The Friday morning United States Geological Survey stream gauges are reporting water levels on a slight rise as a result of runoff from rainfall received over the last 36 hours within the Illinois River basin, according to Ed Fite, Grand River Dam Authority vice president for rivers operations and water quality.
For this weekend, water levels will be approximately 3-6 inches higher than last weekend, with flows 2 1/2 times greater than normal.
Temperatures will be cooler, with highs in the upper 80s. Wind directions are predicted to be from the north-northwest at speeds of 5-10 mph, with occasional gusts of up to 15 mph.
There is a slight chance for additional rainfall throughout the weekend, said Fite. On Sunday, there is a 20-percent chance for “pop-up” thunderstorms.
“Overall, conditions will be good for fishing, floating, and swimming. Always stay alert and be prepared for changing weather conditions,” said Fite. “Please consult with your commercial flotation device operator before launching on a float trip for the most up-to-date river and weather conditions.”
Floaters and swimmers are encouraged to wear life jackets while out on the water. It is recommended that adults and children lacking paddling skills be paired with experienced paddlers/floaters utilizing rafts.
Fite offered some important water recreation considerations:
• Wear life preservers, protective footwear and other suitable clothing.
• Never swim or boat alone. Stay within sight of companions.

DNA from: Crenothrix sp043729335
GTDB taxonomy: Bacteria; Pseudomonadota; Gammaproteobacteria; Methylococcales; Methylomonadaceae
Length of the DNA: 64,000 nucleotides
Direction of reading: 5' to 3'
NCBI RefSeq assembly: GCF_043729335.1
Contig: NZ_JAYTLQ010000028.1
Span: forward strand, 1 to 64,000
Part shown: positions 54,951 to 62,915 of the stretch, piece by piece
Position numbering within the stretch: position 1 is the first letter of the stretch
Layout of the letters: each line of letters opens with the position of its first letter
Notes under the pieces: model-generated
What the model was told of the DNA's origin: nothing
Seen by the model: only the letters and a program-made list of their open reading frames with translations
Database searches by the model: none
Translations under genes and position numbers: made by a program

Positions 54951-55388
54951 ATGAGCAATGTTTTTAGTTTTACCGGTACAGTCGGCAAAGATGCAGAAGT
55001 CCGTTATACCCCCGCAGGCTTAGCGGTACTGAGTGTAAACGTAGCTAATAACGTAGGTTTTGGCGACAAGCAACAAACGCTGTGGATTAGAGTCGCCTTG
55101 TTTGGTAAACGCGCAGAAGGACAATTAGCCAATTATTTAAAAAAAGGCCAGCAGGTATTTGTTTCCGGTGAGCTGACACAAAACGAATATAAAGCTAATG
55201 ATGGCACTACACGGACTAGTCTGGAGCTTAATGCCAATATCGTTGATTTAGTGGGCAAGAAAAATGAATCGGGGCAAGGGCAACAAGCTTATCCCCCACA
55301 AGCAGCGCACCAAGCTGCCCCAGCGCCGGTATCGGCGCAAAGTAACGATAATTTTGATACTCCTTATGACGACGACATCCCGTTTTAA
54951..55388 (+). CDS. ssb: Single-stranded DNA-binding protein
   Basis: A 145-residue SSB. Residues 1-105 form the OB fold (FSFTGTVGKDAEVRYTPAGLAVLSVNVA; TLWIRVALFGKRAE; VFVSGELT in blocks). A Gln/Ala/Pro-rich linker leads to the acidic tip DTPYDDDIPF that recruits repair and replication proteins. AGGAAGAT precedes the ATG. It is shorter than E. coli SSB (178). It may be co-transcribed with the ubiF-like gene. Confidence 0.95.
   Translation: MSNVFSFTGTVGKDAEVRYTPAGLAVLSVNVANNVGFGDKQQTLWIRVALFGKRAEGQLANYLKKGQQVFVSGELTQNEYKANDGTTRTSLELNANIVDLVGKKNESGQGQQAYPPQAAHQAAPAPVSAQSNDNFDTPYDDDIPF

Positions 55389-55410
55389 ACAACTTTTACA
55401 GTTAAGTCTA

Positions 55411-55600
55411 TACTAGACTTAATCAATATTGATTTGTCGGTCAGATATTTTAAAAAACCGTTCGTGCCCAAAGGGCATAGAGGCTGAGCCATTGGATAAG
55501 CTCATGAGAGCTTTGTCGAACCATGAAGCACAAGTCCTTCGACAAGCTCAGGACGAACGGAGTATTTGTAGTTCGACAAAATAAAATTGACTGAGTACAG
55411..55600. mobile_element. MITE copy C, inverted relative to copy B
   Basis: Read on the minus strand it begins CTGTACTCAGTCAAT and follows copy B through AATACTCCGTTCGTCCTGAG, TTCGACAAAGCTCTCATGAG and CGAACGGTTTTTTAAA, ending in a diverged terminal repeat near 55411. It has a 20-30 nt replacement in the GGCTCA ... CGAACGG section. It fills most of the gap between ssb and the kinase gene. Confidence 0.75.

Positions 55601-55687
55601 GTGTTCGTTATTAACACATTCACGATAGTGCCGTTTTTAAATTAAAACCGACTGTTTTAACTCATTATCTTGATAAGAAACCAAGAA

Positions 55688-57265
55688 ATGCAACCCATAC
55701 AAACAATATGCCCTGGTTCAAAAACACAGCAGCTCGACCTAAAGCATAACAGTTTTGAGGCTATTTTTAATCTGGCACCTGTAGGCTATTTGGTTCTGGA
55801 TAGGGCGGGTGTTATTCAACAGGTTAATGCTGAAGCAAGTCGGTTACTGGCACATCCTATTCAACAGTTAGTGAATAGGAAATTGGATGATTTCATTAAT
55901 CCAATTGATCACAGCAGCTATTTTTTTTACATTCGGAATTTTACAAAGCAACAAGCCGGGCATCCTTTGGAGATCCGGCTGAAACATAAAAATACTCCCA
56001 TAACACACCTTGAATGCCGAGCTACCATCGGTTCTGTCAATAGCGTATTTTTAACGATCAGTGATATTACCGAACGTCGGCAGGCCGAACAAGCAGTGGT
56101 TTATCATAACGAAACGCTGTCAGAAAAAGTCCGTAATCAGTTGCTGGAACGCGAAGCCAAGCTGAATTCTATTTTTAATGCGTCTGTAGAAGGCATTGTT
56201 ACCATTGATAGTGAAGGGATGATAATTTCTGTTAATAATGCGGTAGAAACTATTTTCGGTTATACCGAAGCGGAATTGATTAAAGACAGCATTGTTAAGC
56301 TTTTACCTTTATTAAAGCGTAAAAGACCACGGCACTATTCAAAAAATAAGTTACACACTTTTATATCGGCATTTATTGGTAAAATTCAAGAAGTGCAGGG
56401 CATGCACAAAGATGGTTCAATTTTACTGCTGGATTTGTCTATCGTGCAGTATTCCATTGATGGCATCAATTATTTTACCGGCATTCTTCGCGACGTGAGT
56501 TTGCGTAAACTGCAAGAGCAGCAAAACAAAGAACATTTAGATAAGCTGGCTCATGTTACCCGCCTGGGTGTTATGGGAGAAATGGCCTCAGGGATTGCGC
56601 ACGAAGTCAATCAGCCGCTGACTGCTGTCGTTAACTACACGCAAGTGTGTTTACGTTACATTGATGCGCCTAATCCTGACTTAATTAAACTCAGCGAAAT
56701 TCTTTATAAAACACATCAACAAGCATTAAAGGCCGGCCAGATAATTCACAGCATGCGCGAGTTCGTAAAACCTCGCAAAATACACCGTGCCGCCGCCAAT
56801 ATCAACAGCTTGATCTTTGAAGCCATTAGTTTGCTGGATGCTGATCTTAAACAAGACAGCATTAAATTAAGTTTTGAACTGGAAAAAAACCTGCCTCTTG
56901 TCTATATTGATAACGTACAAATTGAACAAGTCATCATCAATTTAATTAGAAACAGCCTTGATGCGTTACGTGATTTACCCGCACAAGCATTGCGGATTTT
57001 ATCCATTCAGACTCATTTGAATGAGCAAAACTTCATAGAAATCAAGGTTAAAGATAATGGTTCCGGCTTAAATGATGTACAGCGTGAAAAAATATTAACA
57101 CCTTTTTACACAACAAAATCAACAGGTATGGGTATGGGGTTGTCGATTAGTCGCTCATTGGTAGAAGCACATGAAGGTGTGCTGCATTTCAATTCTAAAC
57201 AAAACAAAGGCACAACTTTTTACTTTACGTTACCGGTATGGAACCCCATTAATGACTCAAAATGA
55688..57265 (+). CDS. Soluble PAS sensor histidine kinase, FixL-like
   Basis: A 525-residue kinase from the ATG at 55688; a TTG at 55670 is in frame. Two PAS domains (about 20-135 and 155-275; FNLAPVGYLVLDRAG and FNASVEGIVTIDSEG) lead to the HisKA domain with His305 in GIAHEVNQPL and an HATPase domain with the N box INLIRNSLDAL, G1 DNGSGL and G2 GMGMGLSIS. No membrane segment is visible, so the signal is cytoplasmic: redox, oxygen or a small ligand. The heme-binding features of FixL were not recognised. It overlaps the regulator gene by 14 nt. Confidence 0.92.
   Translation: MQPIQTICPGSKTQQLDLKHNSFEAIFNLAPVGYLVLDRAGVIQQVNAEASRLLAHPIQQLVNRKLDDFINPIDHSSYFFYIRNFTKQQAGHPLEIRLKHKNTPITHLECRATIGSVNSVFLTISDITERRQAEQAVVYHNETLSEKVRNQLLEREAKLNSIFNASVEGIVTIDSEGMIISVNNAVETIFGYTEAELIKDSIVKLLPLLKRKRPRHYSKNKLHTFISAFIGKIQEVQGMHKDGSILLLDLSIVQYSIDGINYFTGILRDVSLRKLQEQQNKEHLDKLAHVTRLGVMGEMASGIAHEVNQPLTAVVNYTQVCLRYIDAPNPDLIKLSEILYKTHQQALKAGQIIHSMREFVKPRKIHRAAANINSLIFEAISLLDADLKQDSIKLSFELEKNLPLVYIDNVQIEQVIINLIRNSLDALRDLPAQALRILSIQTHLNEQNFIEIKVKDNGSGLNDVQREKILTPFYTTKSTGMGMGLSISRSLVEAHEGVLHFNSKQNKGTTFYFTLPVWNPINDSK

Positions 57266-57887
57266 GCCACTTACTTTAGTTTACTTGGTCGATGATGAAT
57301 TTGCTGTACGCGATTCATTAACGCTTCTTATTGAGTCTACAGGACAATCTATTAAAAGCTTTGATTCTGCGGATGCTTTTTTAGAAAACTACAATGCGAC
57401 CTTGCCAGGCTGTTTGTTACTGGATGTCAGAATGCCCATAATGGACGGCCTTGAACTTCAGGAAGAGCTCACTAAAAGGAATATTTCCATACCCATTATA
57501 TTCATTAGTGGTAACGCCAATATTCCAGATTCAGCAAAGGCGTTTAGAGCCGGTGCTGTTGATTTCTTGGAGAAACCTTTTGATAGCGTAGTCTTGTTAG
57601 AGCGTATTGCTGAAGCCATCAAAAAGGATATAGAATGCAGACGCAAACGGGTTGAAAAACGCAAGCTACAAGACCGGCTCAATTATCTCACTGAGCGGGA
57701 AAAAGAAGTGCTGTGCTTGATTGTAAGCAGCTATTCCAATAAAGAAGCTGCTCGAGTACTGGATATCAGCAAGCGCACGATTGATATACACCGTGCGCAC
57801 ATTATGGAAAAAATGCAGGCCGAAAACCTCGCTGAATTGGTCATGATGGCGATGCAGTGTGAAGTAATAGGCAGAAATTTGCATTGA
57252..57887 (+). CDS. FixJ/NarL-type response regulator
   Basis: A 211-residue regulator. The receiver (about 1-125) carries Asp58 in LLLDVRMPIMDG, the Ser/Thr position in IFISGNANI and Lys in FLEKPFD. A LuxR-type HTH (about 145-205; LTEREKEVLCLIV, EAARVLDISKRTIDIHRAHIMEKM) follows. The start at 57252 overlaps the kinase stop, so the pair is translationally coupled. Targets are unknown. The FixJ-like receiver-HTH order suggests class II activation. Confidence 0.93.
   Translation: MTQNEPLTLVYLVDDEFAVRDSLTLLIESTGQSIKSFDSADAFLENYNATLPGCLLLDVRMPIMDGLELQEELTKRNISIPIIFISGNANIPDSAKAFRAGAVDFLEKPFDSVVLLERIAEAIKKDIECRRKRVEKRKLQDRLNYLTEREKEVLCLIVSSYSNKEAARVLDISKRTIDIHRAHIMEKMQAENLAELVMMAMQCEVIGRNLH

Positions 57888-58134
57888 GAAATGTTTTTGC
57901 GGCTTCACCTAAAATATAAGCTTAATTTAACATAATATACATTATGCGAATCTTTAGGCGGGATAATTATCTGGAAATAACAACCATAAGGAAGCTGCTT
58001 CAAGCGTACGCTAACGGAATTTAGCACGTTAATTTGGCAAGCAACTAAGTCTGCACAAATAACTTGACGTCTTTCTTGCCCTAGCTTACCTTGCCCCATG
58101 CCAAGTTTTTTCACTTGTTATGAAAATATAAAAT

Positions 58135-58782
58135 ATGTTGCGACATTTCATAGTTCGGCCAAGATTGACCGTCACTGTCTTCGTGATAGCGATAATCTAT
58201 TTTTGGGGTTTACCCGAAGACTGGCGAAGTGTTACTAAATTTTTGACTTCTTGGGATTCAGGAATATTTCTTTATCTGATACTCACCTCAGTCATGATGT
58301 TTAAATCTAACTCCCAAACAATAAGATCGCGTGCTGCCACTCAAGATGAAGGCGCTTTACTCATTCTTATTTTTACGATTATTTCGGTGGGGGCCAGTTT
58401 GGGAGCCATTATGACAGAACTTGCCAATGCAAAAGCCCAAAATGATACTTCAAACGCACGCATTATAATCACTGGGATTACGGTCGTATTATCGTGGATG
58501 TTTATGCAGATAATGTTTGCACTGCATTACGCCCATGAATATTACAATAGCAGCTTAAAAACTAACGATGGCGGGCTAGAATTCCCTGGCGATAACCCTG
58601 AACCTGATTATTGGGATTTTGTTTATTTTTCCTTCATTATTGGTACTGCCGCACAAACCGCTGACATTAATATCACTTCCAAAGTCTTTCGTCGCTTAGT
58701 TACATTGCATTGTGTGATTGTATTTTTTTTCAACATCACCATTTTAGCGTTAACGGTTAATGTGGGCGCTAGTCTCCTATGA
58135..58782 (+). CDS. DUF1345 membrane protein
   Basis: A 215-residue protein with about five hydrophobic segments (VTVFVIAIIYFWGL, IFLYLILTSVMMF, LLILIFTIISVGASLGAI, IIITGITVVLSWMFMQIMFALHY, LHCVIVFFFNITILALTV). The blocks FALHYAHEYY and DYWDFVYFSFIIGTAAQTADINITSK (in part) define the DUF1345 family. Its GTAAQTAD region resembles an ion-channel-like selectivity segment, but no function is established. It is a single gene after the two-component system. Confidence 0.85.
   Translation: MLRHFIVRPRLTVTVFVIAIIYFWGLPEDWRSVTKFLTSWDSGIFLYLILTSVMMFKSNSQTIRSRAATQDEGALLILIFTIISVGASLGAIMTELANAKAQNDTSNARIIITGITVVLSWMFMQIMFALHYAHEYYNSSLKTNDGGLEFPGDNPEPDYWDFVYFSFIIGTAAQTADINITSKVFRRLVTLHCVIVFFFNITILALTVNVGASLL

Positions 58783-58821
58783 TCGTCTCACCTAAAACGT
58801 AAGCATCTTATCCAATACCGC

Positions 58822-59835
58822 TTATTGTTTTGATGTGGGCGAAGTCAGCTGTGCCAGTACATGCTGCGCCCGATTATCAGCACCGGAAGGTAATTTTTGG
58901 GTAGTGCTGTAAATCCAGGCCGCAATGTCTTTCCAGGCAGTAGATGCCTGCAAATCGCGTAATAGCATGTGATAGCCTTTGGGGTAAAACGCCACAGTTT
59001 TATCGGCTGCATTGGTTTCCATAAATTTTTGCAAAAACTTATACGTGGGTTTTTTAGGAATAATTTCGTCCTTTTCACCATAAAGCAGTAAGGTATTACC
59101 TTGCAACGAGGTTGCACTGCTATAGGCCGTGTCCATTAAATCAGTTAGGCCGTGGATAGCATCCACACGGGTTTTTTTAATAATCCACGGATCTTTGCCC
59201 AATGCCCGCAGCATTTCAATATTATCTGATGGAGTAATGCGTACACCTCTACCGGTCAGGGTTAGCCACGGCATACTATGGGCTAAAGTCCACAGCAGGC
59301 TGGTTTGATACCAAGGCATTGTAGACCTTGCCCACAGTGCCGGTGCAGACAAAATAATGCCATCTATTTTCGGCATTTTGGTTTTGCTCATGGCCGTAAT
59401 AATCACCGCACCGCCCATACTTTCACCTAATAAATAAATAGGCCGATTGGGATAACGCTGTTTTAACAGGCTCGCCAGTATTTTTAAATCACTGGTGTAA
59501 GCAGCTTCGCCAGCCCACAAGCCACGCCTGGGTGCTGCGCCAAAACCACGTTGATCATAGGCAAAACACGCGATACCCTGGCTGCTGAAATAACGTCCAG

• Use suntan lotion, wear sunglasses and a hat.
• Pack thirst-quenching drinks like water and lemonade. Alcohol impairs judgment.
• Tie on food and extra clothing in a watertight container.
• Glass and Styrofoam containers are prohibited.
• Don’t tie canoes, kayaks and rafts together.
• Respect the rights of other floaters, fishermen and private property owners.
• Pack out all trash. Recycle empty water bottles and other beverage containers.
• Never take anything along on a float trip that you wouldn’t want to lose. Check vehicle keys in with the commercial float operation used for safe keeping.
• Boaters should inform family members or others what stream reach you’re floating and
when you plan to return.
• Floaters beware, a number of flood events have occurred since the last float season. Fallen trees and debris may have accumulated in turns and runs that may pose navigational hazards.
• If in doubt about the stream reach to be traveled, stop and get out on land to scout a safe pathway to use to float through, around meanders and other areas where debris and fallen trees present strainers that let water pass through yet will trap and hold a boat/swimmer. In areas with swift water, portage the boat around navigational hazards.
• Adhere to COVID-19 guidance from Oklahoma State Department of Health and Centers for Disease Control and Prevention when enjoying Oklahoma Scenic Rivers Areas.